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Comprehensive Immigration Reform: It's Time To Walk The Walk

by Frank Sharry

On Wednesday, November 12th Bush Administration Cabinet secretaries met with Mexican counterparts in Washington, D.C. to discuss issues of mutual concern, and tops on the list was the issue of comprehensive migration reform. No breakthrough was expected, and that is a shame. It is high time for the key actors—the Bush Administration, the Fox Administration, and the U.S. Congress—to move beyond vague assurances that migration is “still on the table,” and take concrete steps to solve our pressing migration and border issues.

The Steps to be Taken Now

The following are all concrete, achievable steps that could and should be taken in the coming weeks and year by the Bush Administration, the Fox Administration, and the U.S. Congress. Each step would represent substantive progress in its own right. Together, they would put the U.S. on the path to regulating immigration effectively and securing our borders intelligently.

  1. Restart serious U.S.-Mexico negotiations to address migration management, border security, and how best to eventually reduce migration pressures, with a time frame for the delivery of specific recommendations to both Presidents.

  2. Enact AgJobs, the bipartisan bill that will bring the migration of farm workers from Mexico and elsewhere under the rule of law by providing earned legalization for some 500,000 workers already here and providing a wider legal channel for farm workers needed in the future.

  3. Enact the DREAM Act, a bipartisan bill that would allow U.S.-raised children of undocumented immigrants to attend college, pay the “in-state resident” tuition rates, and get on a path to citizenship so they can work, contribute to their adopted country, and pursue the American Dream.

  4. Stop the CLEAR Act, a bill that would turn local and state police into immigration agents, strike a direct blow at the efforts of police to win the trust and confidence of the communities they serve, and undermine the civil rights and civil liberties of hardworking, taxpaying immigrants.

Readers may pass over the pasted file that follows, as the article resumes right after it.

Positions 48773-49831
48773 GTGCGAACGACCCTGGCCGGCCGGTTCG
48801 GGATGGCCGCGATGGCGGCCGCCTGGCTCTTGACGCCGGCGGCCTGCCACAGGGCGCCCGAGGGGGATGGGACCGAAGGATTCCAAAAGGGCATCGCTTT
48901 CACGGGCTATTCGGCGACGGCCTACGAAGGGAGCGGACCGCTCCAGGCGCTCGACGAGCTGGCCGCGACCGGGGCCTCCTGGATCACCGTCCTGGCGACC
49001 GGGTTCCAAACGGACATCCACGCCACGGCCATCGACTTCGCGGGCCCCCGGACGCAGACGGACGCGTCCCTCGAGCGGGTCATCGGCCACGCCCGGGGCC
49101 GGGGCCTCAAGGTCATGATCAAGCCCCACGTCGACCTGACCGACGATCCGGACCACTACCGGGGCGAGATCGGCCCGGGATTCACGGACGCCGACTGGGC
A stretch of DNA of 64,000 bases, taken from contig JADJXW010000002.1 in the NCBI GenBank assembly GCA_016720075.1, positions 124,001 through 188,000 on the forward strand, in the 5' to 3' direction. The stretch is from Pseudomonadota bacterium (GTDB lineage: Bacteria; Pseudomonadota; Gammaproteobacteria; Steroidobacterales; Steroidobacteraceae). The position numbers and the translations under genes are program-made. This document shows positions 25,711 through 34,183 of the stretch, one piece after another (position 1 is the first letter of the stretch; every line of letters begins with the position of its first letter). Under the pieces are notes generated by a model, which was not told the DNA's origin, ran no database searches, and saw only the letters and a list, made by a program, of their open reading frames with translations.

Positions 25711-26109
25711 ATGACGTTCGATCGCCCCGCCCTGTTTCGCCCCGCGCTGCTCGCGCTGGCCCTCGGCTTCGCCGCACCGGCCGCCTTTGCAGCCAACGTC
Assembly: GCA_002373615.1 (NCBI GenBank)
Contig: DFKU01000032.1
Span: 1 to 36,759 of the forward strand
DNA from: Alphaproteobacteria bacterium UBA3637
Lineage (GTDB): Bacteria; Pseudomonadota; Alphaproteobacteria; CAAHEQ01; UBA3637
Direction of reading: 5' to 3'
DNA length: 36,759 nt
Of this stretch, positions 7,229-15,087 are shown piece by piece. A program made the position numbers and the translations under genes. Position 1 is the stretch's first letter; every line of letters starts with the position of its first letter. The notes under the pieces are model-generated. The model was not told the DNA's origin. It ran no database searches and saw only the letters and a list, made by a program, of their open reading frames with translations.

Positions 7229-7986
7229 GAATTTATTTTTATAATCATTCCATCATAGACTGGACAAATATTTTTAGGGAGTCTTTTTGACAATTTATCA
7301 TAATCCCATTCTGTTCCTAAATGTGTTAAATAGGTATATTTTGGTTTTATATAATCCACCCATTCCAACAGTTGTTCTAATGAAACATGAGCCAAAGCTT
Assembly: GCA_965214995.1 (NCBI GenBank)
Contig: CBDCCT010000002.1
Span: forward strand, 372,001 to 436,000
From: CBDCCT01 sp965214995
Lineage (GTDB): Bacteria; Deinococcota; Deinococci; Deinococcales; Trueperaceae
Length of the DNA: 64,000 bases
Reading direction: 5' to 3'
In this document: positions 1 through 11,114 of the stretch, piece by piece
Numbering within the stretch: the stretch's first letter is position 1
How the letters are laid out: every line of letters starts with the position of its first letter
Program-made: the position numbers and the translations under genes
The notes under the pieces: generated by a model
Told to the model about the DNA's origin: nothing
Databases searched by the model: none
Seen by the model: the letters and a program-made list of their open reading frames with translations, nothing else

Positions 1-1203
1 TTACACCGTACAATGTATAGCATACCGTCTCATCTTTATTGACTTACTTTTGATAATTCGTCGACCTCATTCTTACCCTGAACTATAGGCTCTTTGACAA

The Status Quo is Broken

The measures put into place over the past 15 years—with the vocal support from the anti-immigrant chorus in the U.S.—have clearly failed. Employer sanctions, increased border patrols, streamlined deportations, workplace raids, and reduced access to basic public services were all supposed to curtail unauthorized migration from Mexico and Central America. Instead, the biggest crackdown on unauthorized migration in recent history coincided with the biggest increase in history of the size of the undocumented immigrant population. Proposals to do more of the same, or to round up and deport millions of undocumented immigrants already in the U.S. are unworkable and un-American.

It has become painfully clear that antiquated U.S. immigration laws and enforcement strategies are no match for the 21st century, and indeed, create unintended consequences: millions of workers in the shadows and vulnerable to exploitation; decent employers undercut by unscrupulous competitors; a ballooning unauthorized immigrant population that relies on false documents to get jobs and get by; a $10 billion a year human trafficking industry increasingly controlled by crime syndicates; and 2,000 thousand deaths at the border over the past five years.

The Paradigm for the Debate is Shifting

Thanks in no small measure to the discussions between Presidents Bush and Fox before 9/11, there has been a paradigm shift in how best to address the broken status quo. Instead of a naïve and unsuccessful drive to curtail or stop illegal immigration unilaterally, the challenge as it is now becoming understood is to work with our neighbors to manage our borders securely and efficiently, regulate migration realistically and effectively so that our laws are enforceable, and over time reduce the push pressures that drive Mexicans and others to migrate to the United States.

This will be impossible to achieve unless the U.S. government tries something new: bring U.S. immigration laws into line with U.S. economic realities. Even with the current economic slowdown, the long term demographic and economic trends are unmistakable: the home-grown workforce of Americans is inexorably declining. Undocumented immigrant workers have become an essential safety valve for a labor market projecting a deficit of workers for decades to come. The problem, then, is not bad people violating good laws, but good people frustrated by bad laws.

From Talking the Talk to Walking the Walk

The time has come to move beyond pabulum and platitudes and get about the business of building towards long term comprehensive reform:

  • Restart U.S. – Mexico migration negotiations